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Find out why millions of Companies are Incorporating in Delaware

Delaware is internationally regarded as the preferred U.S. legal domicile for the majority of public corporations, for multinational enterprises that engage in merger and acquisition activity, and for complex alternative entities. For these entities, Incorporating in this region provides comprehensive and flexible laws and regulations to investors which are valuable and justifiable to the cost of maintaining a Delaware entity even if these entities have no operations in the region.



Delaware is one of the tax havens for business globally. A company that chooses to incorporate in Delaware is choosing to have its internal affairs that is, issues like the interpretation of its certificate of incorporation, or the relationships between its stockholders and directors governed by Delaware law. Incorporating in Delaware means that Delaware’s corporate law will apply, it does not necessarily mean that other laws or regulations will apply, thereby protecting such business.


  1. They have a long history of corporation friendly laws that provide sufficient protection to business entities operating within its jurisdiction.
  2. Tax laws allow corporations to be taxed at a low rate in Delaware and avoid higher taxes in their home states.
  3. They have also been called a tax haven. It does not collect corporate taxes from Delaware corporations that do not do business in the state.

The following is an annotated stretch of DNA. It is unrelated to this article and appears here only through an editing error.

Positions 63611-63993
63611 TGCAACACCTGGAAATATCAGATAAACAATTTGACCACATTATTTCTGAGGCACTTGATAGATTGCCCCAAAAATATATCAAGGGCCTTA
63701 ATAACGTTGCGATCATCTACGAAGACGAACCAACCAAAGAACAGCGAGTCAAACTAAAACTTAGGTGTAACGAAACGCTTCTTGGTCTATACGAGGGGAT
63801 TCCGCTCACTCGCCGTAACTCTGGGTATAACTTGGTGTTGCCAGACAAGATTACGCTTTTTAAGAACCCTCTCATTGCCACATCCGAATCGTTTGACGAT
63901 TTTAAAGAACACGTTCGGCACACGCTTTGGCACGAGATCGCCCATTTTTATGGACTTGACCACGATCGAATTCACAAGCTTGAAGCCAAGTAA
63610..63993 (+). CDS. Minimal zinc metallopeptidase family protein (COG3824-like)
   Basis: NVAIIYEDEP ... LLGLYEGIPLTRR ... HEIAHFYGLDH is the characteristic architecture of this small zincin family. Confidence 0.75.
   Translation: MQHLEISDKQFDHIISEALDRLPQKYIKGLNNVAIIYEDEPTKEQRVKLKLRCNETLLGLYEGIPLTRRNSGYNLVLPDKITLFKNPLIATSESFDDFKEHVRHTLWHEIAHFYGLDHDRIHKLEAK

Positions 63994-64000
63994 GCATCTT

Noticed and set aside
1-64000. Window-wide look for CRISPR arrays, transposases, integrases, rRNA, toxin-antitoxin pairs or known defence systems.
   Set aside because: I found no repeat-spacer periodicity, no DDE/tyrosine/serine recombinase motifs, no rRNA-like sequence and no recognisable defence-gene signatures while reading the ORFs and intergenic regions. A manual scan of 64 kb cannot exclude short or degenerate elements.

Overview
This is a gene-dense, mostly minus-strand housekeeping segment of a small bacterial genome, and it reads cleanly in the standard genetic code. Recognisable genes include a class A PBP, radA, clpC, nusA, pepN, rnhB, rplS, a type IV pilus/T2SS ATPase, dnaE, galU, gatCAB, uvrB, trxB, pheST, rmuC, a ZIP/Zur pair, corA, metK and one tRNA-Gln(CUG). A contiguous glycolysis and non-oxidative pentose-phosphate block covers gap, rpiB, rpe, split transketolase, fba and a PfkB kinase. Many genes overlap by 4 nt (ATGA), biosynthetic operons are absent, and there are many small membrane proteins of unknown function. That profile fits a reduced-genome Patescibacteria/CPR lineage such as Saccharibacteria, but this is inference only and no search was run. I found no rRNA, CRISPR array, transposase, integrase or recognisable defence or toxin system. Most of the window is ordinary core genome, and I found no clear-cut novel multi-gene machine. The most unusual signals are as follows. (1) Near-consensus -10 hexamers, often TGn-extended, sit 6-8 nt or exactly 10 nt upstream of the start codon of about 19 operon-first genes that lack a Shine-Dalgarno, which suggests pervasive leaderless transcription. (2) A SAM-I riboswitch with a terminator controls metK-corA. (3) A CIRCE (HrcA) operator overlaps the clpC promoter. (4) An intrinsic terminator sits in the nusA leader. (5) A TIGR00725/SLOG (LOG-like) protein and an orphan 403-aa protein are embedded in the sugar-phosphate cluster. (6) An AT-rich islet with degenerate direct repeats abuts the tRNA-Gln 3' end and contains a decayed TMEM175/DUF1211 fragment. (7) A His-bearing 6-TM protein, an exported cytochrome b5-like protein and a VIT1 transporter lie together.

4. Forming a company is very easy and fast to conclude as it does not have stringent requirements or registration procedures.
  5. Venture capitalists and other outside investors often prefer to invest in a Delaware corporation due to its properly regulated business environment.


  1. Corporations:

A corporation is set up under the law and is legally a separate entity from the owners. As a separate legal entity, only assets of the corporation are subject to corporate debts. Although there are some exceptions, a shareholder is not personally liable for corporate debts, and assets of the shareholder are protected from business creditors. Corporations could either be domestic, exempt of foreign.

  • Limited Partnerships (LP):

A Delaware LP is formed by two or more persons, at least one general partner charged with the management of the LP and at least one limited partner, who benefits from a limitation on liability.

  • Limited Liability Company (LLC):

LLCs are similar to LPs, except that LLCs may be managed either by the members themselves or by a manager.

  • Statutory Trusts:

Statutory trusts are created by a governing instrument under which property is managed or business is conducted by one or more trustees for the benefit of owners who have a beneficial interest in the trust property.

  • Non-stock Corporations:

Non-stock corporations are ideal for nonprofit entities, which do not make profit or pay dividends to their members. Many prominent charitable entities are formed as Delaware nonprofit non-stock corporations, which reap the benefits that Delaware offers to all corporations while enjoying a flexible statutory foundation that exempts them from many of the administrative burdens on for-profit stock corporations.